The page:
Electoral Commissioner (EC), Mrs Jean Mensa
The Human Rights Division of the Accra High Court will on Thursday, July 16, 2020, decide whether or not to compel the Electoral Commission (EC) to release information concerning the Commission’s acquisition of a new Biometric Voter Management System (BVMS).
In March, this year, the National Democratic Congress (NDC) Member of Parliament (MP) for Ashaiman, Mr Ernest Henry Norgbey, filed a suit at the court after the EC refused to honour his request for information on the BVMS.
He filed the suit for the enforcement of his fundamental human rights pursuant to Article 33 (1) of the 1992 Constitution which made the High Court the court of redress for any violations of fundamental human rights enshrined under the Constitution.
Among other reliefs, the legislator is seeking a declaration that the “refusal, failure or neglect” of the EC to furnish him with the information on the BVMS was a violation of his right to information guaranteed by Article 21(1)(f) of the 1992 Constitution.
He further wants the court to enforce his rights under Article 21 (1) (f) of the 1992 Constitution by compelling the EC to furnish him with the information.
In December, last year, the EC announced its intention to acquire a new BVMS to replace the old voter management system.
According to the EC, there was the need for a new BVMS in order to further improve the efficiency, trust and credibility of the 2020 elections and the country’s electoral process in the future.
Among the myriad of challenges with the old BVMS stated by the commission were its unsustainable maintenance cost, inefficient data centre and frequent incidents of missing voter data.
Request for information
On February 3, 2020, lawyers for Mr Norgbey wrote to the EC requesting information on the procurement procedure used by the commission to hire the services of two consultants who were instrumental in the EC’s purchase of a new BVMS.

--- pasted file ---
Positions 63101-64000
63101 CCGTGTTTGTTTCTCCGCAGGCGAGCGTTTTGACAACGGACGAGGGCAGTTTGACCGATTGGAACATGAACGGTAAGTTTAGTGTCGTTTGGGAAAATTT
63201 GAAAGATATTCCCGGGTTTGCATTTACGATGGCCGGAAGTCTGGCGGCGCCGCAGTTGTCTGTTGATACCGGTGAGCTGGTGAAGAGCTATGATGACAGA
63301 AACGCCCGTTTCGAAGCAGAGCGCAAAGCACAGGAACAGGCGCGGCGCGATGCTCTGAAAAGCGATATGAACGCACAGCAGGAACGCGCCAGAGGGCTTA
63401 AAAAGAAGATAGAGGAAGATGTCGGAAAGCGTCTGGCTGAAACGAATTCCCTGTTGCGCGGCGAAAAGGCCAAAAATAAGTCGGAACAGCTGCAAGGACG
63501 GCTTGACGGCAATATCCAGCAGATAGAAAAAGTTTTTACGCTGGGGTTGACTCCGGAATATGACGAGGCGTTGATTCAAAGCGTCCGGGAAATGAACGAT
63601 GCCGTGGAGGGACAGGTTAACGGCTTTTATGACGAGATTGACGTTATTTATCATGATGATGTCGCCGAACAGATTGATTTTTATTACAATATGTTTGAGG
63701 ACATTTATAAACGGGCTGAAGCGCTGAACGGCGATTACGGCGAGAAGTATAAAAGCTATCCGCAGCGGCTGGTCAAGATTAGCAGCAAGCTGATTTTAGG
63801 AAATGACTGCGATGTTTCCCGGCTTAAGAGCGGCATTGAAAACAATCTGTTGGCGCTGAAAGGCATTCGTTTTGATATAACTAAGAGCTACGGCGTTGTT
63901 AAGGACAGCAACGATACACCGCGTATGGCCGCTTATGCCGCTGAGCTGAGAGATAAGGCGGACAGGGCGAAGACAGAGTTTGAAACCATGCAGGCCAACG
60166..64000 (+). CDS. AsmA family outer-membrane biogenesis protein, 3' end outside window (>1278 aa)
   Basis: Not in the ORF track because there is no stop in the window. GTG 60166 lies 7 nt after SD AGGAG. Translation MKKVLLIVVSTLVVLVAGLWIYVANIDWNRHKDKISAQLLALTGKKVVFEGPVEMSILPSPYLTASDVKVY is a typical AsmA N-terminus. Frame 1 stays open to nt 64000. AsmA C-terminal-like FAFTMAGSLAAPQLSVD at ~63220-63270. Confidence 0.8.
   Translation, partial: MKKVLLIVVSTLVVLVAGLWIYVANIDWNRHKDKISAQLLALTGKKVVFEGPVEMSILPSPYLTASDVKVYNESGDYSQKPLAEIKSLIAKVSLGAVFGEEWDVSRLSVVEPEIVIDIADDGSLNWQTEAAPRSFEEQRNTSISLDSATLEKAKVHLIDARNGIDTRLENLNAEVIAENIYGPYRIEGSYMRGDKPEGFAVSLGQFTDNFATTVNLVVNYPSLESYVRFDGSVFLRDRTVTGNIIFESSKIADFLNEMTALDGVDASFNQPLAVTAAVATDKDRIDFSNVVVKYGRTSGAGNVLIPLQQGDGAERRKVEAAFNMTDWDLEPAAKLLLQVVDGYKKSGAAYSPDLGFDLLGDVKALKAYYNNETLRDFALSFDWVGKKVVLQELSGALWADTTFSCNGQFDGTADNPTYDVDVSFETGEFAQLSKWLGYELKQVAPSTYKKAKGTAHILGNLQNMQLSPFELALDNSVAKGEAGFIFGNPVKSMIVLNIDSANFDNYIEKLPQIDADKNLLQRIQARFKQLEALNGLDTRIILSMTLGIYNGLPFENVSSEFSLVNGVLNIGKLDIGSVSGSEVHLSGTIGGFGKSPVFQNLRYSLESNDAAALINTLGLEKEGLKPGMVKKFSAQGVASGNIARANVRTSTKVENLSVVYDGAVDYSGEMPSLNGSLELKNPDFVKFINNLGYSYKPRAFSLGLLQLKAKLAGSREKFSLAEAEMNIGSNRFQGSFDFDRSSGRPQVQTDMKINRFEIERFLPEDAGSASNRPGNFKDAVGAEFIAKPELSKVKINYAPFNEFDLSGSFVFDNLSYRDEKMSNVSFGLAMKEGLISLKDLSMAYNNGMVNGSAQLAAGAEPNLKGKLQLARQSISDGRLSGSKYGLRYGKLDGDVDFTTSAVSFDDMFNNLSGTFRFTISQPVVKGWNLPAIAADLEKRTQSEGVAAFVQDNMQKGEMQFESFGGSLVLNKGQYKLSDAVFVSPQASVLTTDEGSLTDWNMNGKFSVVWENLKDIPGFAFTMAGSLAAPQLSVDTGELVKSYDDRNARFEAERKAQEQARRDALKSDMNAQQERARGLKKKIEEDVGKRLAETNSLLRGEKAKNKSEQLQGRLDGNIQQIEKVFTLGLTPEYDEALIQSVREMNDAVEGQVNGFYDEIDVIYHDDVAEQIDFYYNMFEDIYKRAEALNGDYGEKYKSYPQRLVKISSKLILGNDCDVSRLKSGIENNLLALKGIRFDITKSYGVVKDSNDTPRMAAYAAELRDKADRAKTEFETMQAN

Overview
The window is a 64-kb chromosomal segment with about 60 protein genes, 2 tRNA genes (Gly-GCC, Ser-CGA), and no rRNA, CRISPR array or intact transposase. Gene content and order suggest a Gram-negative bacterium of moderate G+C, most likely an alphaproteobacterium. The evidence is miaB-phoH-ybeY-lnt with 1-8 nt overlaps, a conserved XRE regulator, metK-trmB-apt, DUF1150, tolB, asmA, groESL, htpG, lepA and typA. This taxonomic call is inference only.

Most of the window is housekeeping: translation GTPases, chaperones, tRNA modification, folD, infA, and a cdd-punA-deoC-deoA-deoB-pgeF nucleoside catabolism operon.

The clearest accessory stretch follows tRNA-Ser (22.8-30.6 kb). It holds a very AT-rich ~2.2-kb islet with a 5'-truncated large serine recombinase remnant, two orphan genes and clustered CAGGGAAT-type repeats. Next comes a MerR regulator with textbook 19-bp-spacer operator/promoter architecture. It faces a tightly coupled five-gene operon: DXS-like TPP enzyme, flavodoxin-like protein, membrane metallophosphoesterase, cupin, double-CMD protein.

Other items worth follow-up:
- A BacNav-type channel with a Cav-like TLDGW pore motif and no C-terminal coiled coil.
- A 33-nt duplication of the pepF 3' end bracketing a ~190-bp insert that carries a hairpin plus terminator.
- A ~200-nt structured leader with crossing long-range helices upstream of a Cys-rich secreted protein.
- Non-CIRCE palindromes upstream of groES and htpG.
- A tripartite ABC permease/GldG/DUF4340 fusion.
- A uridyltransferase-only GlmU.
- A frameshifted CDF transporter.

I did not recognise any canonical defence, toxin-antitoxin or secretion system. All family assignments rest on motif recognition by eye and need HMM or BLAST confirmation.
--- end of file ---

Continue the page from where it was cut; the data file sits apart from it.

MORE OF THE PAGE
Mr Norgbey wanted to know if indeed the EC had hired the consultants — Dr Ofori -Adjei, an IT Consultant and Mr A. Akrofi, a procurement consultant.
Also, the MP wanted to find out that in the event the EC had hired the services of the two consultants, was the procurement of the services in tandem with the Public Procurement Act, 2003 (Act 663).
According to Mr Norgbey, his request was in accordance with his rights to information stipulated under Article 21 (1)(f) of the 1992 Constitution, which had been operationalised by the Right to Information Act, 2019 (Act 989).
In its response dated February 12, 2020 and signed by its lawyers, the EC said it could not release the said information to the MP.
According to the EC, inasmuch as it recognised the MP’s right to the information under the Constitution and Act 989, it could not honour the said request because Parliament was yet to fix the fees one had to pay in order to request for information under Act 989.
“As ready and willing as our client (EC) is to provide the information requested by your client, it is not immediately able to do so because the fees and charges applicable are yet to be determined in accordance with law,” lawyers for the EC said .
Following the EC’s response, Mr Norgbey marched to the High Court with the case that the action by the commission was a violation of his fundamental human rights to information.
He argued that even before the passage of the Right to Information Act, the court had allowed citizens of Ghana to access information from public institutions subject to reasonable fees.
In her affidavit in opposition, the Chairperson of the EC, Mrs Jean Mensa, urged the court to dismiss the case.
It was her contention that the EC had acted in compliance with Act 989 because under the Right to Information Act, the requirement for requesting information included the payment of appropriate fees.